There is momentum in tourism but results remain elusive
Several important conferences hosted by local and regional agencies have given the local tourism industry some much-needed momentum. We will probably not see any direct benefits before the end of this year, but I do believe there are many new opportunities for us to revitalise this key sector.
Going by the latest Quarterly Economic Update, released last week by the Ministry of Finance, the hospitality side of tourism is not doing well. The sector Hotels & Restaurant declined by 17% during the second quarter and by a whopping 31.2% compared to a year ago. This does not bode well for an economic sector that has been hit very hard by the financial crisis of five years ago.
It is notoriously difficult to measure tourism revenues accurately. When a tourist enters Namibia, he or she becomes an ordinary consumer and does not reflect a traceable statistical trail like other revenue items. Other than car rental and lodgings, tourism revenues are hard to track and difficult to compile. But the hospitality figures from the finance ministry at least offer a glimpse of accommodation, and tourists have to sleep somewhere. So, it is reasonable to say that if Hotels & Restaurants declined by one third in one year, then a similar decline can be surmised in all other areas of tourist spending.
It is because of this visible decrease that I am so enamoured by the large conferences we have hosted. The Adventure Travel World Summit drew roughly 650 representatives from across the globe, representing a form of tourism which we have hardly exploited so far. And the Water Reuse conference in Windhoek, although not strictly a tourism event, drew another 400 delegates all leaving our shores as ambassadors to spread the gospel of Tourism Namibia in their respective countries.
In the region, both Durban and Cape Town hosted major tourism conferences which again, usually do not bring us immediate benefits but create platforms where Namibian promoters can participate to increase the exposure of our own products.
The authoritative International Air Transport Association (IATA) started the string of travel-focused conference in South Africa with their Annual General Meeting in Cape Town at the beginning of June. IATA describes southern Africa as a region with enormous promise yet with significant challenges. Africa is also among the fastest growing regions but still remain so insignificant as a contributor to domestic air travel that IATA does not bother to compile or release any specific African statistics. Africa is only mentioned briefly as a component of international travel.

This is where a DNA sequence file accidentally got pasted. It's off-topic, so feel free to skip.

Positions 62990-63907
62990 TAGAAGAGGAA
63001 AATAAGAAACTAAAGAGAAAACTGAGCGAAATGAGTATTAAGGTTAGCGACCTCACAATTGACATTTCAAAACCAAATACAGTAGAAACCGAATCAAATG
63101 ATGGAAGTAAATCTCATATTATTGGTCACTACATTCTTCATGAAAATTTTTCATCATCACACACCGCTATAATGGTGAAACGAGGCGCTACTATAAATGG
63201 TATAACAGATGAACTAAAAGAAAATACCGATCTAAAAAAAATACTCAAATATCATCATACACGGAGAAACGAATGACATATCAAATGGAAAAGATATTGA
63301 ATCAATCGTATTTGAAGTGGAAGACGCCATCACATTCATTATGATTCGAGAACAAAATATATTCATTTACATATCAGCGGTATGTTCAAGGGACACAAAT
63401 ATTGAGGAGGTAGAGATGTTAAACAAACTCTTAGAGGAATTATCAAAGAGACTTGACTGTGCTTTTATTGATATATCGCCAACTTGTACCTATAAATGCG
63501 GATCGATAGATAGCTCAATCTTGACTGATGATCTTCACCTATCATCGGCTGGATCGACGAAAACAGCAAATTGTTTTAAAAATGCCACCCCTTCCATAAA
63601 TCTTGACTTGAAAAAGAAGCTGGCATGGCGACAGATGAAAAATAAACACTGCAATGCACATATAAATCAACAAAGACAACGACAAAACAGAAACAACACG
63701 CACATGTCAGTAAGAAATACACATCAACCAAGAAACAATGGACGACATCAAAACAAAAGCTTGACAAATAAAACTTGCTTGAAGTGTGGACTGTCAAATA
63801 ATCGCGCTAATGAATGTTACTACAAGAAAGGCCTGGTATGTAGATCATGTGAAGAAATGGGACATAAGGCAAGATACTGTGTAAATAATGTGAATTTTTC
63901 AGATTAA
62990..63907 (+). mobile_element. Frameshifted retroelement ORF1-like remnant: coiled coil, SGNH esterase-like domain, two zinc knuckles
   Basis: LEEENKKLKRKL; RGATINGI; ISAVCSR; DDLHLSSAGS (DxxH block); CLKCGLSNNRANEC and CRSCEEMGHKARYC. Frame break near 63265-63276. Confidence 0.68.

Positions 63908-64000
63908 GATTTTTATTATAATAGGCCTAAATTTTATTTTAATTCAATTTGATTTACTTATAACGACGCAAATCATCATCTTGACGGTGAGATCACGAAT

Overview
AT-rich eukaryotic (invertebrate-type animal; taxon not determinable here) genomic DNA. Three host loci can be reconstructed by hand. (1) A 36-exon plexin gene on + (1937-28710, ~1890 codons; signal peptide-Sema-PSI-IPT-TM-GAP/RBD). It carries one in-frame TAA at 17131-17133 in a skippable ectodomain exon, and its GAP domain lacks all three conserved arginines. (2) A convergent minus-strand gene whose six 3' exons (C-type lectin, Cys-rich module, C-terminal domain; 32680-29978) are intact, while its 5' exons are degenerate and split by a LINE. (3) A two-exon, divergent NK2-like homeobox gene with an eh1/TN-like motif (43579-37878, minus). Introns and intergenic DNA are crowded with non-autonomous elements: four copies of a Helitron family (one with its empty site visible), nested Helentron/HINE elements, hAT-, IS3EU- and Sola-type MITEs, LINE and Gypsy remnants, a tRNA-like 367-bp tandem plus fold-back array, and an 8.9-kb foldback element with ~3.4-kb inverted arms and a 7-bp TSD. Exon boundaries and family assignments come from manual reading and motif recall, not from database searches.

The IATA AGM may have been a mere blimp on the screen for most local operators, but their decision to host their AGM for the first time on African soil, says something about their expectations for our continent. This is in general quite positive but in the meantime local tourism operators and accommodation establishments must survive and be profitable to grow. And this can only happen if the number of tourists to Namibia increase and dramatically so.
Tourism is identified in the fourth National Development Plan as a priority sector. This is a reflection of the sector’s importance from a development perspective, and it indicates the preferential treatment it receives from a policy perspective. But the fruits of all our efforts over many years, are still meagre.
I realise it is easier said than done, and it is perhaps stating the obvious to say we have to exploit the new opportunities, but I still believe tourism is one of the key economic sectors of the future. There is a glimmer of hope in the short term. Again quoting IATA figures, their latest monthly update (September) indicates global growth of more than 5% year on year. “Growth in air travel has been strong over recent months, supported by improvements in the demand environment” they said.
This is perhaps the most important point for us to consider. I argue that we must exploit the new opportunities in tourism but this will be futile if demand is lacking. From the official statistics, I see that demand has stabilised and is gradually improving. Since a very large part of our foreigners come by air, I assume a general improvement in international travel, will also eventually show up in our visitors statistics.
After aggressively promoting tourism for so many years, I have sympathy with despondent operators who point out all the positive aspects of Namibia, and then the boom still fails to materialise. I can only be philosophical reminding them that 23 and a bit years ago, tourism as an economic sector was as good as non-existent.